Lipid of the Month

Each month we highlight a lipid of scientific interest. The LIPID MAPS® Lipid of the Month Archive lists lipids highlighted from 2015 - present.

May 2021

Lipid of the month 2-chloropalmitaldehyde

May’s Lipid of the Month is generated by one of the immune system’s many mechanisms used to protect the body from pathogens. 2-chlorohexadecanal is formed when the vinyl ether bond of plasmalogen lipids containing a 1Z-hexadecenyl chain (for example 1-(1Z-hexadecenyl)-2-(9Z-octadecenoyl)-sn-glycero-3-phosphocholine) is attacked by endogenous hypochlorous acid (HOCl)1. The resulting 2-chloroaldehyde can subsequently oxidise to form a 2-chloro fatty acid.

HOCl is produced by neutrophils from hydrogen peroxide and chloride ions with the aid of the enzyme myeloperoxidase, located in the lysosome. This relatively strong oxidising agent will react with many compounds, essentially destroying anything within the lysosome. HOCl also dissociates to hypochlorite, the active constituent of bleach, but it should not be necessary to stress that attempting to augment the immune system by adding bleach is a very bad idea!!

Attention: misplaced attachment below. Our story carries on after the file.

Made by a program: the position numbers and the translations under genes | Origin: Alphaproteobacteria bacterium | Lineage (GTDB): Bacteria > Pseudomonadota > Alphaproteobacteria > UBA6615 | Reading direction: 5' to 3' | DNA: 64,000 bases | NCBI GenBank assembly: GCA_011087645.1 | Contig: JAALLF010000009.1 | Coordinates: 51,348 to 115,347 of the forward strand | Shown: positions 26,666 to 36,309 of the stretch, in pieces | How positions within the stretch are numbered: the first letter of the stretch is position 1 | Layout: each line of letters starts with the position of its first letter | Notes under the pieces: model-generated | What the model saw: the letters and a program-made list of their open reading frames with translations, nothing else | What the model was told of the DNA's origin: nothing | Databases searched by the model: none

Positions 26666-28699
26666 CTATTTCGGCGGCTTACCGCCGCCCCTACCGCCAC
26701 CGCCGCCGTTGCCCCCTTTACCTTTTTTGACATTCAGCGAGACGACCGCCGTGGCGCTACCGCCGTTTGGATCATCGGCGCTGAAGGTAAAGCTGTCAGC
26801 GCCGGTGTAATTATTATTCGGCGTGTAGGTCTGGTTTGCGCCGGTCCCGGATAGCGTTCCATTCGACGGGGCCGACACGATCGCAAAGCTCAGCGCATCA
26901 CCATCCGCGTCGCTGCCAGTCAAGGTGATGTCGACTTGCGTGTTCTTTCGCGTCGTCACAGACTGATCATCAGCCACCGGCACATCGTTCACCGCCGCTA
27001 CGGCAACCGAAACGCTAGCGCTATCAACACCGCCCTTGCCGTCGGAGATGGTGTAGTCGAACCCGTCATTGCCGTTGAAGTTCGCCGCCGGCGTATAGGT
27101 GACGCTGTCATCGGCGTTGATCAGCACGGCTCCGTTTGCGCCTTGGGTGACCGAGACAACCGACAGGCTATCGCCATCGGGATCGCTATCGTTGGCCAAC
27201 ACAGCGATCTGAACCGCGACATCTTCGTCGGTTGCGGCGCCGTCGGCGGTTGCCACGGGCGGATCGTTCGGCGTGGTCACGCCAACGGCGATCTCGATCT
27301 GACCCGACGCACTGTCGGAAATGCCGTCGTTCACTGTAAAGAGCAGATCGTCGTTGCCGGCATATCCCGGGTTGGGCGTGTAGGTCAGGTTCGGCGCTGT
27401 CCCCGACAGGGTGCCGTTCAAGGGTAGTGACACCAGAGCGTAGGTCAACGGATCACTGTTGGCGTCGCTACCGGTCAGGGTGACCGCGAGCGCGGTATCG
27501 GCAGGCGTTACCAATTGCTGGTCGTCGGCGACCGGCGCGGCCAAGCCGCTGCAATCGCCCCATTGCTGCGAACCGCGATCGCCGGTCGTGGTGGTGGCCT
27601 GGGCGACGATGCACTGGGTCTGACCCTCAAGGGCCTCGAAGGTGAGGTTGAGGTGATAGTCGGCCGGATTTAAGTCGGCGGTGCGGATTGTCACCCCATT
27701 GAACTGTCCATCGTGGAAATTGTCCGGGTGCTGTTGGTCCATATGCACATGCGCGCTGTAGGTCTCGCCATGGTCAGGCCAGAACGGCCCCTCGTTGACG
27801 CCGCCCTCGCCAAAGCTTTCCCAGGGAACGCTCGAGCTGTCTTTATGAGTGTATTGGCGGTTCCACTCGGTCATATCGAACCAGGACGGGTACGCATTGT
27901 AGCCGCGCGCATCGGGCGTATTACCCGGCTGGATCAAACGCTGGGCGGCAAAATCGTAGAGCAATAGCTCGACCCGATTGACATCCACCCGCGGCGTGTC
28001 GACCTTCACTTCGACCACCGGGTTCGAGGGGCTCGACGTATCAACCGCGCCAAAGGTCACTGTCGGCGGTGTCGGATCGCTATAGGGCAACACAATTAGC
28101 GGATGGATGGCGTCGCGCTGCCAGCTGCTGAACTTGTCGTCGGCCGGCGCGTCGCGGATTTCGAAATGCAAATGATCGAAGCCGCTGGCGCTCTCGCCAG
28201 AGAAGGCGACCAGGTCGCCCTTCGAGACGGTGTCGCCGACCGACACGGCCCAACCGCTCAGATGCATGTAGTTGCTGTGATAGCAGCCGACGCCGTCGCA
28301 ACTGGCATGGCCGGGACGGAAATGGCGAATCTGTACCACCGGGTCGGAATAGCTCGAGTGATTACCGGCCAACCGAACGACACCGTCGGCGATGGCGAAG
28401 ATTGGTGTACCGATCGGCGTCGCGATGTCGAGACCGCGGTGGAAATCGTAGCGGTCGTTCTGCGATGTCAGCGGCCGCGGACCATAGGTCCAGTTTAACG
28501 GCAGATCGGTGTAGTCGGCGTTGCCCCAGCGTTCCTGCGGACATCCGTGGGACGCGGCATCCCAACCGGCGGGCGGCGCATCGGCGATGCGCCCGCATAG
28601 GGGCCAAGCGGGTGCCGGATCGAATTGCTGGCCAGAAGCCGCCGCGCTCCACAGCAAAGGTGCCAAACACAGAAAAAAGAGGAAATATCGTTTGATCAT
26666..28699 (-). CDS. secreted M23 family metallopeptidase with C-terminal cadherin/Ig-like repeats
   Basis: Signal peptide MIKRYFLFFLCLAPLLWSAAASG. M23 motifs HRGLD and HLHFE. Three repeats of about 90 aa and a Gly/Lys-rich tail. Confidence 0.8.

2-chlorohexadecanal is not simply a lipid breakdown product but acts as a signalling molecule of infection itself. Its presence indicates a site of infection or inflammation and attracts other neutrophils to the site2. It can also induce expression of cyclooxygenase-23, the enzyme which forms prostaglandin H2, another part of the inflammation pathway.


  • Reactive chlorinating species produced by myeloperoxidase target the vinyl ether bond of plasmalogens: identification of 2-chlorohexadecanal
    J. Biol. Chem
    DOI 10.1074/jbc.M101447200
  • Reactive Chlorinating Species Produced during Neutrophil Activation Target Tissue Plasmalogens
    J. Biol. Chem
    DOI 10.1074/jbc.M109489200
  • 2-Chlorohexadecanal and 2-chlorohexadecanoic acid induce COX-2 expression in human coronary artery endothelial cells
    DOI 10.1007/s11745-008-3189-y

Lipid of the Month Archive